In June 1846 a group of Americans banded together to take over the Sonoma garrison and arrest General M. G. Vallejo. Needing a flag as a symbol of their revolution, they quickly painted a bear on a length of fabric, added a star, a red border on the bottom, and the words “California Republic,” and sent it up the flagpole on the plaza.
This flag became the basis of the official California flag as we know it today. The bear on the flag as we see it now is based on a painting of a grizzly by Charles Nahl. But it might have been different.
John Bidwell told his story of early days in California many times. One such account appeared in the Overland Monthly magazine in May 1895.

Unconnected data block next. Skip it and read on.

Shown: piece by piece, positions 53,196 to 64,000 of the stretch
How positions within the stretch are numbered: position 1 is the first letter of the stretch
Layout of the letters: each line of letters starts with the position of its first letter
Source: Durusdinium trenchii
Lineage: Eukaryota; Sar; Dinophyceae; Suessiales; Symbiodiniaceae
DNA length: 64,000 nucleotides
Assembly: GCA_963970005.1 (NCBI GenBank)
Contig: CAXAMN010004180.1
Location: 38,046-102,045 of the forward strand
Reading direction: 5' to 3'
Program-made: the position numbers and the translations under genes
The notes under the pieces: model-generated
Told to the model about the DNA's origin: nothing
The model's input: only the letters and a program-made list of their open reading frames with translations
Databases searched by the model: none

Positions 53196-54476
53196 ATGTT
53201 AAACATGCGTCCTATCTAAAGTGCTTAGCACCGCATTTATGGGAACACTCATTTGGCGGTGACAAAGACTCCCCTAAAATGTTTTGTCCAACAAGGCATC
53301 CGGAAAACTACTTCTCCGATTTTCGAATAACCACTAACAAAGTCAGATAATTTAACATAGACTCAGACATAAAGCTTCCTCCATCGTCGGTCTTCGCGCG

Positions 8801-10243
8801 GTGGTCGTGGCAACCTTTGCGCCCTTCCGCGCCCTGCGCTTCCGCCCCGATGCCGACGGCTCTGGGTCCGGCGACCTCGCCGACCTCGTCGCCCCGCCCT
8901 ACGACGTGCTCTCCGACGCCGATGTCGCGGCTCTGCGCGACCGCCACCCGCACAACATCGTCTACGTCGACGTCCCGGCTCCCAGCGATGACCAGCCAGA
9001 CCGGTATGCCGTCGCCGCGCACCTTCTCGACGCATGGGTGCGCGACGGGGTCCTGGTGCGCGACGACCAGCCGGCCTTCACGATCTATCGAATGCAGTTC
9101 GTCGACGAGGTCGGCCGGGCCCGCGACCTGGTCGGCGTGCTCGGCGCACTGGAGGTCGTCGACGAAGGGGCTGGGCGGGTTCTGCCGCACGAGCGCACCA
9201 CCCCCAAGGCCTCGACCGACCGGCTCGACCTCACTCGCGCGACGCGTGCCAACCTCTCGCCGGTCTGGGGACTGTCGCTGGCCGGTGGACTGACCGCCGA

John Bidwell was at Sutter’s Fort when “los Osos” took over Sonoma. A few days after the incident he left Sutter’s Fort to join Fremont in Sonoma.
On my arrival in Sonoma there was a flag on the old Mexican flagstaff. I paid little attention to it, nor did anyone else, as far as I know. It had a design of some kind on it, which the Mexicans called cochino (pig). The boys, however, told me at the time how it happened to be there. It was the result of mere sport or pastime of the men. . . . One of the men had suggested that they put up a flag on the old Mexican flagstaff. Another suggested that they paint something on it. . . . One said, “Paint a grizzly bear.” Another said, “Paint him standing up with his paw raised, about to crush a coyote.” But no one was artist enough for that task.
A piece of common cotton cloth was found, perhaps a couple of yards long. “Bill” Todd found a part of a keg of old reddish paint and tried to paint a bear, and this was the now famous “bear flag.”
And that is how we got a walking, not a standing, bear on the California flag.